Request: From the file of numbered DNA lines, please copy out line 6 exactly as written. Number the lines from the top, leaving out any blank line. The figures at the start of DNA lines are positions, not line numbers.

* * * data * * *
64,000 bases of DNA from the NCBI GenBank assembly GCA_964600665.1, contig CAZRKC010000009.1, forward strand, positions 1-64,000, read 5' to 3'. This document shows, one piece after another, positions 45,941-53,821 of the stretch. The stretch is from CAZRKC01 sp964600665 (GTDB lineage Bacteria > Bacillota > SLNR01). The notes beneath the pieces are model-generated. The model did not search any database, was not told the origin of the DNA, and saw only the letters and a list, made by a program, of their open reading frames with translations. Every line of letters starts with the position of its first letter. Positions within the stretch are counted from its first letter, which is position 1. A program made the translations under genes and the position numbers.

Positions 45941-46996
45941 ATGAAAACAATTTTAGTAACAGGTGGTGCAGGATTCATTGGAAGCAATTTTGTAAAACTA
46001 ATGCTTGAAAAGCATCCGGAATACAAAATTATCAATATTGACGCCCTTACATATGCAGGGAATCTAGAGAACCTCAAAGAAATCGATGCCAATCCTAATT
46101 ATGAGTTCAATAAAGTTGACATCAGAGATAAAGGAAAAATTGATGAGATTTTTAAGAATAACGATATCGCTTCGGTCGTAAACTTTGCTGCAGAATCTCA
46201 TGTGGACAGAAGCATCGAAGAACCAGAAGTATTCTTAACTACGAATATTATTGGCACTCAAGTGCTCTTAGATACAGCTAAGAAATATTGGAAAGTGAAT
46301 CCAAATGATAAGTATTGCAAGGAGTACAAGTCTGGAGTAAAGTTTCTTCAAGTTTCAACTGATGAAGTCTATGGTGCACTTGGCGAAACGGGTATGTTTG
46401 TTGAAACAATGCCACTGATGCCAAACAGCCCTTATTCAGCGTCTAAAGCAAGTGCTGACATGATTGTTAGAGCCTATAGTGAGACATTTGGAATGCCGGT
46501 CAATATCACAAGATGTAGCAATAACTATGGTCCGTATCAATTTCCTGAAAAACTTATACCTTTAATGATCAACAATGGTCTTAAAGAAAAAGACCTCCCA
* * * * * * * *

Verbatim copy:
46201 TGTGGACAGAAGCATCGAAGAACCAGAAGTATTCTTAACTACGAATATTATTGGCACTCAAGTGCTCTTAGATACAGCTAAGAAATATTGGAAAGTGAAT